occurrences which may exist in rates less than one in one thousand,
or in some cases, less than one in several hundred thousand (i.e.
Moebius Syndrome, a birth defect). The typical small statistical
sample used in epidemiological studies would not likely pick up
spikes in such uncommon diseases or effects that may be, or may
not be, relevant to chemical exposure. Also, there may be issues
of immunological response that will only become detectible when
in-depth histories and detailed blood chemistries are provided for
such a large population, instead of a small statistical sample.
The C8 specific validity of exposure comparison results is particularly enhanced by an internally positioned control group. The tested population consists of people who have low C8 exposures and blood levels versus people who have high C8 exposures and blood levels. Because they essentially live in the same community, other exposure issues and environmental factors remain the same for each group. This fortuitous advantage makes the comparison results much more reliable than the usual epidemiological technique of trying to replicate a control group from some other community. (To the extent that group numbers include those who have moved to or from the area, the dispersion is in such a random manner that no significant portion of the population has been subject to the large scale effect of any single environmental factor to the exclusion of the factors that impact the population as a whole.)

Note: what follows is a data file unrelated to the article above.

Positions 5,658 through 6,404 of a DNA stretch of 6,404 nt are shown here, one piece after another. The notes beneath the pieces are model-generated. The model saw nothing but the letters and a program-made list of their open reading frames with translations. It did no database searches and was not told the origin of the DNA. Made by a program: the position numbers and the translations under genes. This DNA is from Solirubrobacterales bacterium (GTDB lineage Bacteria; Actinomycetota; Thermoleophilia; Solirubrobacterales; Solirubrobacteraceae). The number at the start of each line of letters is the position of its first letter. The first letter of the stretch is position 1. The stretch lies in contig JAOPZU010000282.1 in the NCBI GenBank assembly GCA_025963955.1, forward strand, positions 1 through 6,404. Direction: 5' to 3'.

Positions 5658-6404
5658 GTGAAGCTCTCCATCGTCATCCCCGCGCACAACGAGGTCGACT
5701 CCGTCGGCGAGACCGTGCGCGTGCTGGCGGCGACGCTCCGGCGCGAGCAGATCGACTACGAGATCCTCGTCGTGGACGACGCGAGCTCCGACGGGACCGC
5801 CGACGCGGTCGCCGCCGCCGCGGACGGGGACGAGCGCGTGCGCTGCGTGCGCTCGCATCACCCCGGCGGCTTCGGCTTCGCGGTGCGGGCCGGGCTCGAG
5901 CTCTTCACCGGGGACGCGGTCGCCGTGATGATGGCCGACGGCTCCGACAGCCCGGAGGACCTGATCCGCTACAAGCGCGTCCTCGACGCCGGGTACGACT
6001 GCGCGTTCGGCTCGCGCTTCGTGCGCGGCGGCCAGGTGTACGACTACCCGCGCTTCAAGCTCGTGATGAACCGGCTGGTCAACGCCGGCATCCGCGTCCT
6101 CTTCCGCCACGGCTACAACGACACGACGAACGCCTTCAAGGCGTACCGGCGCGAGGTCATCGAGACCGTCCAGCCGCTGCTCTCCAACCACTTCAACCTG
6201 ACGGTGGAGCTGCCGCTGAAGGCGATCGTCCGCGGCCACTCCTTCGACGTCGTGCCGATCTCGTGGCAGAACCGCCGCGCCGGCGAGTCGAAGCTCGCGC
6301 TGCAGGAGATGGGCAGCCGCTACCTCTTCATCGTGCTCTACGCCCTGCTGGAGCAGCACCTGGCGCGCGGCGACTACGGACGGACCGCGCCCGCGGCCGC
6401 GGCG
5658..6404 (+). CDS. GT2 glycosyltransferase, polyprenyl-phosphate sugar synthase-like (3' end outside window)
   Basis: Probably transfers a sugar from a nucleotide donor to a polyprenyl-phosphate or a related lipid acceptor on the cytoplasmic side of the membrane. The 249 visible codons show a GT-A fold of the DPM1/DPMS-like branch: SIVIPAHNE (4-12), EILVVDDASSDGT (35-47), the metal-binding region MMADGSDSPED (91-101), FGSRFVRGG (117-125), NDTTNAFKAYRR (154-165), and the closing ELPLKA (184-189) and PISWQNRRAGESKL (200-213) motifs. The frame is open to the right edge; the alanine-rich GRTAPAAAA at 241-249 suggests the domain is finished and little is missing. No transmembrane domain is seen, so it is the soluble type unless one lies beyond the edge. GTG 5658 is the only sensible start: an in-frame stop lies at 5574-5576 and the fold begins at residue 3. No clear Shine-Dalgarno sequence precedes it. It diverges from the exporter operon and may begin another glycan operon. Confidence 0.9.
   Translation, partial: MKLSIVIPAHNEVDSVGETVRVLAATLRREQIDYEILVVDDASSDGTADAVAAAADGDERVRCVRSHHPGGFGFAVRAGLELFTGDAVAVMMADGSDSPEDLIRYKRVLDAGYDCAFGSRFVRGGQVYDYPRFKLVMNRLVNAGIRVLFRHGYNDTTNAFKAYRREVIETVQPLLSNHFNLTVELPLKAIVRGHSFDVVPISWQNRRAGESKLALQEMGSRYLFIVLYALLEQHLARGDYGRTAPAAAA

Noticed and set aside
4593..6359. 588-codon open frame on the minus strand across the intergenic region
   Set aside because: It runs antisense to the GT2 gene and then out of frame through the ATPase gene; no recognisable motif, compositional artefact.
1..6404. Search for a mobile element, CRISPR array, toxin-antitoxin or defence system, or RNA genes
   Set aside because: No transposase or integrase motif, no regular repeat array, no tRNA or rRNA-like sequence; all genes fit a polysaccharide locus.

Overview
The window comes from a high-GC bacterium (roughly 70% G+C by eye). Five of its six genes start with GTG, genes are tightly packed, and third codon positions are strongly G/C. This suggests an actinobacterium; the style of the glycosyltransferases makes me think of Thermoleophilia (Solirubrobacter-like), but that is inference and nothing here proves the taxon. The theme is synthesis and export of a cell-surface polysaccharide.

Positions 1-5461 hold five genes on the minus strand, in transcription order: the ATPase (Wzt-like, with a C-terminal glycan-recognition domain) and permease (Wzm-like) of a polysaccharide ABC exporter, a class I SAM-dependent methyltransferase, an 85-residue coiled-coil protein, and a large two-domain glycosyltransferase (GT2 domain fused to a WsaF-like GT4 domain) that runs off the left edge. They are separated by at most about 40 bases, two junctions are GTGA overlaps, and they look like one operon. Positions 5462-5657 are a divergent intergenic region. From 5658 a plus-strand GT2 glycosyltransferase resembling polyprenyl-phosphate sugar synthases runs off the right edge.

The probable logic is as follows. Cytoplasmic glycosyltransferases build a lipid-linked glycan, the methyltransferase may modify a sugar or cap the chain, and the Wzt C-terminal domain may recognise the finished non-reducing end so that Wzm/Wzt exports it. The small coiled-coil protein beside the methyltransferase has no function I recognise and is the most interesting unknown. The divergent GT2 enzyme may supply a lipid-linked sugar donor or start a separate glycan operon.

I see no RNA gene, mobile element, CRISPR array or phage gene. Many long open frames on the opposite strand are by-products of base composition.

The use of the up-front settlement money to fund the Brookmar Health Project accomplished something that is particularly unique to this class action settlement. It effectively benefits every putative member of the class, regardless of whether that individual is found, signs up, or participates.
By contrast, in a typical class
action, the only people who benefit are the class members who fill
out the forms after receiving notice of the settlement. The money
is divided by the number of class members and subsequently passed
out to the class members who respond to a court ordered notice.
Anyone else misses the boat entirely. In this case, even if everyone
in the class responded, splitting and distributing the fund would